Part of the DH’s probing about the letters I would choose has to do with a distinctly Grabow quirk, which is that the family seems to have a genetic need/desire for symmetry. The Captain and my sister-in-law couldn’t even look at a house down the street as they passed it without being annoyed that a decorative window in the garage was not appropriately centered under the peak of the roof. When I showed the DH the compass I wanted to use for my tattoo he was concerned that if I replaced NW with just an H, then the other NE, SE, and SW would look unbalance because they had two letters instead of just one. Yep, these are the things the DH thinks about.
In the end though, it at least got me thinking about the other points of the compass. The only other point that I would want to replace with a letter is the SE, but I couldn’t think of a letter for that — S for stroke didn’t really make much sense and would just be confusing. G for graduate school, ummm … given my current feelings about it, the less said/thought about graduate school the better. I really didn’t want it carried around on my skin forever. PhD feels the same way — plus it would put me in the same letter symmetry quandry. The other night it came to me – V. V could stand for so many things; something cheesy like Victory for my recovery from the stroke and graduation from graduate school, something a little sardonic like the vissitude and vagaries of fate, or a word I had forgotten how much I love — verisimilitude.
Versimilitude, to me captures my current relationship with the SE. It is like home in that I have developed friends and family here both in graduate school, and in my current position, but it is not really home in the way that the Northwest is. So, V it is because it does mean everything I’ve just said, and is also undetermined enough to allow for change over time.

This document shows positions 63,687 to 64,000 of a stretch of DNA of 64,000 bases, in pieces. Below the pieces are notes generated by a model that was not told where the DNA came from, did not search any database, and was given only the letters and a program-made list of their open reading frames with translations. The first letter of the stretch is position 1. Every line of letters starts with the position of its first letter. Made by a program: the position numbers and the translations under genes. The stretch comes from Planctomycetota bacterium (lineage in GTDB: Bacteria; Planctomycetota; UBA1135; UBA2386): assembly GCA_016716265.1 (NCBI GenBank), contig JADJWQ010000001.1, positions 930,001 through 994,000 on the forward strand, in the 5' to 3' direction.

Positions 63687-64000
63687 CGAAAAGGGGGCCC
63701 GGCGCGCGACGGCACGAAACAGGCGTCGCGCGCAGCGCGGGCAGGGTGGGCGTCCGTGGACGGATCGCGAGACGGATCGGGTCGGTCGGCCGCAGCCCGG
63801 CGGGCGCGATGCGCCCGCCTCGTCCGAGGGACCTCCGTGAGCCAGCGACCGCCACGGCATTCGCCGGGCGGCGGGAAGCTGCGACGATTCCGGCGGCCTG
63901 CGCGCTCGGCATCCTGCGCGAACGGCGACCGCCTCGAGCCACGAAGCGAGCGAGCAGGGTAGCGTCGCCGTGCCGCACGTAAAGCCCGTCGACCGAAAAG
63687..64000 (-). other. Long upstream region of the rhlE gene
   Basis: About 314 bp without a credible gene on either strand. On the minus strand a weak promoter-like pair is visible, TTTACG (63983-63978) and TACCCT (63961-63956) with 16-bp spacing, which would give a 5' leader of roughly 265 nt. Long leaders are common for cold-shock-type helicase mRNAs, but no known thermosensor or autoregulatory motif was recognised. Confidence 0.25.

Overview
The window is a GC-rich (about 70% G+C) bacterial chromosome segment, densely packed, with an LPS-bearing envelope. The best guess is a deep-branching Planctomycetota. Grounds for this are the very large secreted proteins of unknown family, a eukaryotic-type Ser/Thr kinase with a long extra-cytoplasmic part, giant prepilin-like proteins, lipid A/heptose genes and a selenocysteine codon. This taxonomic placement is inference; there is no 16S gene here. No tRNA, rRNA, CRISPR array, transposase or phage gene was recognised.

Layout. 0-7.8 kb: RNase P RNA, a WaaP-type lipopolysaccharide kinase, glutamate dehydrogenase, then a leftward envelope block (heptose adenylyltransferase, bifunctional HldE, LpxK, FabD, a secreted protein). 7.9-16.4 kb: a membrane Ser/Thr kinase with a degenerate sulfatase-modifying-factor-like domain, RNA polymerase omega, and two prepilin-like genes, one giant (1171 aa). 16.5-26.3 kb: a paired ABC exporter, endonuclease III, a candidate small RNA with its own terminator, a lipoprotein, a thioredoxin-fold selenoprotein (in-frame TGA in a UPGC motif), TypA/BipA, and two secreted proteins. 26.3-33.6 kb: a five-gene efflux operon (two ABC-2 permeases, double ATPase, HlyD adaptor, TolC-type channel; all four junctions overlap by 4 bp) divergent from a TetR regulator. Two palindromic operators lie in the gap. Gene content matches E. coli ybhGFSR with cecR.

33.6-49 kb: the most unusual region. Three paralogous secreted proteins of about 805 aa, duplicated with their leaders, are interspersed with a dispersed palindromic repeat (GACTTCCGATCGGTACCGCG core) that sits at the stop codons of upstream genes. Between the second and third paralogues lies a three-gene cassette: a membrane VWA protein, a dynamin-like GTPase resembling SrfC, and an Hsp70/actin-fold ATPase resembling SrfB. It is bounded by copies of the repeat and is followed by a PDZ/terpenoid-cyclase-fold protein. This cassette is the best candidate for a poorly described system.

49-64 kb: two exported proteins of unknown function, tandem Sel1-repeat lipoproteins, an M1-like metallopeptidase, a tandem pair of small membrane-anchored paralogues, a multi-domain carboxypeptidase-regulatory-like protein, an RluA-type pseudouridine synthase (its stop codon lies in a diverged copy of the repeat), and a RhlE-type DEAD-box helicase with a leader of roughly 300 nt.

At at the tattoo shop last night I also solved the problem of letter symmetry by having them just leave out the NE and SW points of the compass, which I think was the best choice because it kept the tattoo relatively clean and simple. And who knows where I will end up next. Maybe I will have letters to add in the future. As Ouiser said when I texted her the pictures, “It’s all about direction, isn’t it.” It is, it is about remembering where you’ve been to guide you to the path to follow.
Every semester someone from the Writing Center visits all the ENG 100 & 101 courses at my school.
Every course. Every semester. Have I mentioned lately that I work at a large university?
Typically, I pawn off many of these visits on the consultants. It is good for the students to see the people with whom they will be working. This semester, however, things are different. For the first time in quite a while I have an almost completely new staff. The consultant training course I’m teaching actually has more than 3 people in it! I know I mentioned that before.
Being the soft hearted person I am, I decided this semester I wouldn’t ask any of the new people to do any of the classroom visits. Occasionally, students actually ask questions and I didn’t want anyone to have a bad experience. So, now I am looking at the first of many 12 hour days on campus. I really have to learn how not to be so nice.
The thing is though, as exhausted as I will be by September 12th, I kind of like getting to see the shiny new faces. Since I only teach consultant training now, I don’t really have the opportunity to see first year students much anymore. Sure, I know this is wildly altruistic, but I miss the wonder, excitement, and terror in their faces during the first few weeks of class. Remind me of this post when I am dead on my feet next week.